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New Edmonton Oilers opening video incites ‘goosebumps, chills’

Click to play video: 'City of Edmonton plays starring role in new Oilers video' City of Edmonton plays starring role in new Oilers video
WATCH ABOVE: Whether on social media or at Rogers Place, many Edmontonians have probably already seen the new video that plays ahead of Edmonton Oilers games. But this video is not like ones seen in past years. Emily Mertz takes a closer look at a video being described as raw and gritty and why the director says that was intentional – Oct 24, 2016

When Edmonton filmmaker Michael Maxxis set out to create the Edmonton Oilers’ new opening video, he wanted it to be more than a highlight reel.

“It wasn’t about making a glossy, cool, slick video for my ego or anyone’s. It was about capturing a city that I care about, a team and players that I care about, blending them together and hoping that it has an impact on the citizens of this city and anyone who sees it.”

READ MORE: Edmonton Oilers officially launch era of new arena 

Yes, the video includes game highlights and shots from the new Rogers Place arena. It also features community hockey rinks, train tracks, a refinery, the High Level Bridge and a ball hockey game on Enoch Cree First Nation.

“It’s gritty and it’s kind of dark,” Maxxis explained. “This is edgier, unvarnished, gritty, raw.

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It’s less of a fanfare and more of a heartbeat.

“There is a tonal element to the music that creates a slightly dark spirit but I think it’s important to embrace that as human beings as well. It can be a very inspiring sort of strata to be existing within.”

Over the course of a 10-day shoot, Maxxis got to know the athletes more personally, which was pretty thrilling for a lifelong Oilers fan.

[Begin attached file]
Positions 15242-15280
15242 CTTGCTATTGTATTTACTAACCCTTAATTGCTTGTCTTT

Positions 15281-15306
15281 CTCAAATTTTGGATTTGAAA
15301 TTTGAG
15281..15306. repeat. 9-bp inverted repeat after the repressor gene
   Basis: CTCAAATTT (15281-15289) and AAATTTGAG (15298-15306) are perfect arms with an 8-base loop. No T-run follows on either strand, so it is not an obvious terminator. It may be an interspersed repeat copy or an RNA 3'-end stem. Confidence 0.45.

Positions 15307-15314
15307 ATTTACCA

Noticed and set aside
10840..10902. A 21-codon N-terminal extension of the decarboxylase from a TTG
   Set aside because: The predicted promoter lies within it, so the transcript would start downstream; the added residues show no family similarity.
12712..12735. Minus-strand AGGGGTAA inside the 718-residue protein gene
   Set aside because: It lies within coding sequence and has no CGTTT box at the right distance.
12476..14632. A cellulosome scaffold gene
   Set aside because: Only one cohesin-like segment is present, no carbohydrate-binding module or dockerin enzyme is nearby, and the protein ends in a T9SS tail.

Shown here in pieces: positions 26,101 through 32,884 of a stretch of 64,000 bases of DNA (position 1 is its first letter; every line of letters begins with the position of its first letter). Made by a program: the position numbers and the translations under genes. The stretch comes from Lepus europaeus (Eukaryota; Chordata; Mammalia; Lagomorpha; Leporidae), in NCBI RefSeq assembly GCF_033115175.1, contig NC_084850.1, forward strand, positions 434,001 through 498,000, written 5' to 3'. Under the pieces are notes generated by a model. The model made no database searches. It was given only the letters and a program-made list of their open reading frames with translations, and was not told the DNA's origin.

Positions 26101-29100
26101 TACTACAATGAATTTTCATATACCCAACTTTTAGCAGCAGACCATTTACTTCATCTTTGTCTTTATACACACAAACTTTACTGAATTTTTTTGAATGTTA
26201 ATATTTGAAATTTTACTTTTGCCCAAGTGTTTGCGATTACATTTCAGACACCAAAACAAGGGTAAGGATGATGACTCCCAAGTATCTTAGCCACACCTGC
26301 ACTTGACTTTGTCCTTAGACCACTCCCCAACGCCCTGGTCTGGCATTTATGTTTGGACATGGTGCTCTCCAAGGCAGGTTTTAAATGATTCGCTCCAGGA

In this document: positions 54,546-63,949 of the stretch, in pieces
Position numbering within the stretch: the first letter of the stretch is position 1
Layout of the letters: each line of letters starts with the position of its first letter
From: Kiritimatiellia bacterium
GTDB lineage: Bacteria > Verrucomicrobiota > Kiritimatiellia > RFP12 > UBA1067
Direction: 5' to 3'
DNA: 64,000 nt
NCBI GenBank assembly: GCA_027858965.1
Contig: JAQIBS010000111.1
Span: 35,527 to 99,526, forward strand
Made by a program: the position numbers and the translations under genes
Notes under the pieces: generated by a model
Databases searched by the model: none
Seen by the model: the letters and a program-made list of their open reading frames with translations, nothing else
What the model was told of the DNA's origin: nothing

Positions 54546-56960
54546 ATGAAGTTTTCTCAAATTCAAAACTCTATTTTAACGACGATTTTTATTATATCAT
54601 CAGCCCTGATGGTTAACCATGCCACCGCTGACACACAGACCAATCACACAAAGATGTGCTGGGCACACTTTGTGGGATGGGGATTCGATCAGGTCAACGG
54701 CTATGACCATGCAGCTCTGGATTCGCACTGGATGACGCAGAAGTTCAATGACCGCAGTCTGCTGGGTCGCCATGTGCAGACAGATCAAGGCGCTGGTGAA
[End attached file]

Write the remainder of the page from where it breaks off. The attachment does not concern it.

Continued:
“The personalities of them all was probably the greatest surprise out of everything,” Maxxis said. “It’s actually made me a bigger fan of the team, just based on how kind-spirited every single guy on that team was. Sure, there’s the nicest guy on the whole team or the quirkiest or the funniest, but none of them were cold, none of them were distant, none of them were mean. They were just all very engaging, kind and present and incredible listeners at taking direction.”

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READ MORE: Optimism in the air as Edmonton Oilers prepare to start NHL season 

In fact, Maxxis said the players were much better at taking direction than musicians. He credits, in part, their aptitude for coaching.

Maxxis has directed a slew of music videos, including spots for Elle King, KAOS, Billy Talent and Our Lady Peace. That training and experience came in handy on the Oilers shoot.

“We kind of still had to guerrilla the shoot a little bit. We had to hustle it and music video production and directing teaches you to hustle and complete your project by any means necessary.”

A technique he used from the film side of his training helped get the players to forget the cameras were there and tap into genuine emotions.